Micro Moth

Colour too much towards the golden in this photograph. It’s more the washed out pale brown of a dried leaf or grass stem. x9 Olympus Tough super-macro setting.

THIS MICRO MOTH lives up to its name as it’s just 11 millimetres in length. It’s the kind of little brown moth that my mum always used to identify as a ‘clothes moth’ but I guess that this one had a vegetarian diet as a caterpillar. There aren’t as many woolly jumpers available in these days of acrylic yarns, so my mum’s old adversary might now be an endangered species. It certainly would be if she had anything to do with it.

I’ve got no intention of attempting to identify such as nondescript moth (although there is now a new field guide, illustrated by Richard Lewington, so that has become at least a possibility) but because I can’t come up with a name that doesn’t mean that I can’t take a closer look at it. By the way, I found it lying dead on the coffee table, so no clues to its natural habitat; garden, woodland, meadow or even pond perhaps.

It isn’t so nondescript if you’re able to zoom in closer. I’ve taken these photographs using my Traveler USB microscope (except for the macro photograph, left).

There’s so much about this moth that reminds me an owl, although its beady eyes and the beak-like appearance of its proboscis (right) remind me more of a frigate bird!

Actually that ‘beak’ has an extra twist at the end; its more like one of those ‘blowout’ party popper novelties.

This moth might be the original little brown job but switch on the LED light of my microscope and its wings glitter like a costume in a West End musical.

The feathery edges of the wings remind me of the soft edges of an owl’s wing feather but I can’t believe that the moth would need them for the same reason; to soften the sound of its wingbeats. Perhaps having those feathery extensions swishing away behind it as it flies might to some small extent muffle the sonar echo that a bat relies on to locate its prey.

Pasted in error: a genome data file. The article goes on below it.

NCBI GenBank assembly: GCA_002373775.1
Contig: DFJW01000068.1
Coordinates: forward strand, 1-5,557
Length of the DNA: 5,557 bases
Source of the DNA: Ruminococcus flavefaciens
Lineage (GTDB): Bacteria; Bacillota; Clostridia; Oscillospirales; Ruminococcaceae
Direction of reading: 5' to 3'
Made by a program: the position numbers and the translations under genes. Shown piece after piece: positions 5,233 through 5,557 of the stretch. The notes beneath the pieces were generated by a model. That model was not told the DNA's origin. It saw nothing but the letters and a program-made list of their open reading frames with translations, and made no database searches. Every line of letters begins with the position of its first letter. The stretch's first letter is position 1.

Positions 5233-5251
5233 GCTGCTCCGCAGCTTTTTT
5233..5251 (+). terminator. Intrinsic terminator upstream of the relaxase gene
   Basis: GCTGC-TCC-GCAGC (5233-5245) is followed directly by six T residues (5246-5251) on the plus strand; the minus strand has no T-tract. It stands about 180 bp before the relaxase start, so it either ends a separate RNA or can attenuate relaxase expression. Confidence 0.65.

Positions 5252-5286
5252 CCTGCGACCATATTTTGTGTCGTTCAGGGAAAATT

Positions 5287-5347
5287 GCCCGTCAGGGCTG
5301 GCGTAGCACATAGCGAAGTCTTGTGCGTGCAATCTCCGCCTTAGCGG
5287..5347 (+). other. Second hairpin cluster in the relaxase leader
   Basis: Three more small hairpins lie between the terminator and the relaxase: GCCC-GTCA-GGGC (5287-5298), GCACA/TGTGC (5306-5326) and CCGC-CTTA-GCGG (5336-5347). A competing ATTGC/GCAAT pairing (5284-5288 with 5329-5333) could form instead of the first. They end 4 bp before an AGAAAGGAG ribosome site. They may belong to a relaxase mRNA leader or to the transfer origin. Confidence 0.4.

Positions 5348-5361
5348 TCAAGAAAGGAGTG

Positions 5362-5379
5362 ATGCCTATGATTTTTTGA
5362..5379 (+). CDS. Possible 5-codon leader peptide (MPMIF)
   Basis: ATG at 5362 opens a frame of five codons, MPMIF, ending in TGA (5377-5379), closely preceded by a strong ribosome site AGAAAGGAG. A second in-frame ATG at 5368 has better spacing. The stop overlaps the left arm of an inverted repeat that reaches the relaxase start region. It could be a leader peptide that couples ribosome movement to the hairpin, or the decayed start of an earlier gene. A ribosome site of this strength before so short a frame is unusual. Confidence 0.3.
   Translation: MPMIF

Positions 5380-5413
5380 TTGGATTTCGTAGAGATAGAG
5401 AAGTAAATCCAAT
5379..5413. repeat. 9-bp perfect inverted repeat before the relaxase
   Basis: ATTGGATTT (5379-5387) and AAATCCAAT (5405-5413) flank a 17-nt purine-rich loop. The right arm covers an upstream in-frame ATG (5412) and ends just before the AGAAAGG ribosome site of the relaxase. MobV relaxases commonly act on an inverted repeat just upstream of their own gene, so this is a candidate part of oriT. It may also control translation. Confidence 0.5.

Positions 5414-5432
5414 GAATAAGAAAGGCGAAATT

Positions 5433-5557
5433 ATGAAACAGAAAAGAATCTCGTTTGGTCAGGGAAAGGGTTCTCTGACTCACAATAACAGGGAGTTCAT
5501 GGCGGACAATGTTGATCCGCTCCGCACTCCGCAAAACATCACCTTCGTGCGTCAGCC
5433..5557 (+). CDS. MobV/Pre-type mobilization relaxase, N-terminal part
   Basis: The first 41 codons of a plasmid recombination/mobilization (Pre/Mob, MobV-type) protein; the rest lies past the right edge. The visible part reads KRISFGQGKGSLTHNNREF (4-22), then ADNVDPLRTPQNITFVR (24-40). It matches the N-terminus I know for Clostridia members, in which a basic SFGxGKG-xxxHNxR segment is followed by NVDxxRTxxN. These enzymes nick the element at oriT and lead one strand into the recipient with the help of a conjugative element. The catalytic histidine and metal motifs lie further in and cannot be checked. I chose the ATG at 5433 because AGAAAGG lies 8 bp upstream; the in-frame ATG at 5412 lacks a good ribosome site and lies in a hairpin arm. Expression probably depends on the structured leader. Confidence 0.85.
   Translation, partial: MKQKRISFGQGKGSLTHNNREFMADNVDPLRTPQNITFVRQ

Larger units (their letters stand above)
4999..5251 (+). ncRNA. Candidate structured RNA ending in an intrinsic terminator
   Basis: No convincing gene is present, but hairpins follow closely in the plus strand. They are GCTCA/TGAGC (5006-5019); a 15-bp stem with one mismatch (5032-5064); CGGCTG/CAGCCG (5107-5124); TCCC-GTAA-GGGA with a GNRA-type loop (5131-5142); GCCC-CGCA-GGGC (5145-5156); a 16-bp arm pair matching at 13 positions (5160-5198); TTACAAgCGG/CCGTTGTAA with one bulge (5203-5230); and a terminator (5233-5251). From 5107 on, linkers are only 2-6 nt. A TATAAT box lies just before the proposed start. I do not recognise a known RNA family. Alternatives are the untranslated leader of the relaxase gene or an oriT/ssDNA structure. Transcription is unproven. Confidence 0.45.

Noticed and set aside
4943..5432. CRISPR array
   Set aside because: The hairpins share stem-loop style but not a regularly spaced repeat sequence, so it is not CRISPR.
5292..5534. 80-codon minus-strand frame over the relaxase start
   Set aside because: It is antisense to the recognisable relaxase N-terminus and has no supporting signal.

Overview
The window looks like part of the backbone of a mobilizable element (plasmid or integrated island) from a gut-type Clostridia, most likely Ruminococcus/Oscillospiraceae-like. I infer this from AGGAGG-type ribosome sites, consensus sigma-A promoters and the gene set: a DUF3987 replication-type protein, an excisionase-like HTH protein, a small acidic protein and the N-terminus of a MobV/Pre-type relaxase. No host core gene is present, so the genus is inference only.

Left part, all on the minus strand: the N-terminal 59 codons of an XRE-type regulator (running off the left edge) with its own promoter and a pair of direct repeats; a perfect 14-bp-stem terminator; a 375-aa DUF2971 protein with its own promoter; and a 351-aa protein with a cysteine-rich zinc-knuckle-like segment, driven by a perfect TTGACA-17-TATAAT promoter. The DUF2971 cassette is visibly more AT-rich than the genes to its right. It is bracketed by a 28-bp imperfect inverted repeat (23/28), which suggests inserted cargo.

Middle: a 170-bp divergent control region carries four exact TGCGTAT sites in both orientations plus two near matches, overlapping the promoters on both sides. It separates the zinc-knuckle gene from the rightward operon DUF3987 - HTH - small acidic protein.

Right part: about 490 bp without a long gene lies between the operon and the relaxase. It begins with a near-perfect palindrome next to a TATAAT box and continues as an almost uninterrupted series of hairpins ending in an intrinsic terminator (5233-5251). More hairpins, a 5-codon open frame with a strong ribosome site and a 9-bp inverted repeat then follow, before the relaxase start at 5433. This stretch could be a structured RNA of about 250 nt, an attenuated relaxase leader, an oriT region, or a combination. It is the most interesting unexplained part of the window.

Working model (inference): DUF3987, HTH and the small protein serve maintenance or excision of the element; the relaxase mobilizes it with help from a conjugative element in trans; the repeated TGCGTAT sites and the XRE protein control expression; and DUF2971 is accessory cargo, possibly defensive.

Zooming in even closer, using the 60x setting on the microscope, it’s possible to see the individual scales, like tiles on the moth’s wing.

The depth of field at this magnification makes it impossible for me to get both the wing and its feathery margin in focus and when I zoom in to 200x it’s even more difficult however this blurry image (right) does pick out some of the detail on the scales. They appear to have parallel ribbing or surface markings.

Lepidoptera, the order of insects that butterflies and moths belong to, is from the Greek lepid pteron, meaning ‘scale wing’.

Links: Richard Lewington, illustrator of ‘more than 1,100 superbly detailed artworks’ drawn for The Field Guide to the Micro Moths of Great Britain and Irelandpublished by British Wildlife Publishing

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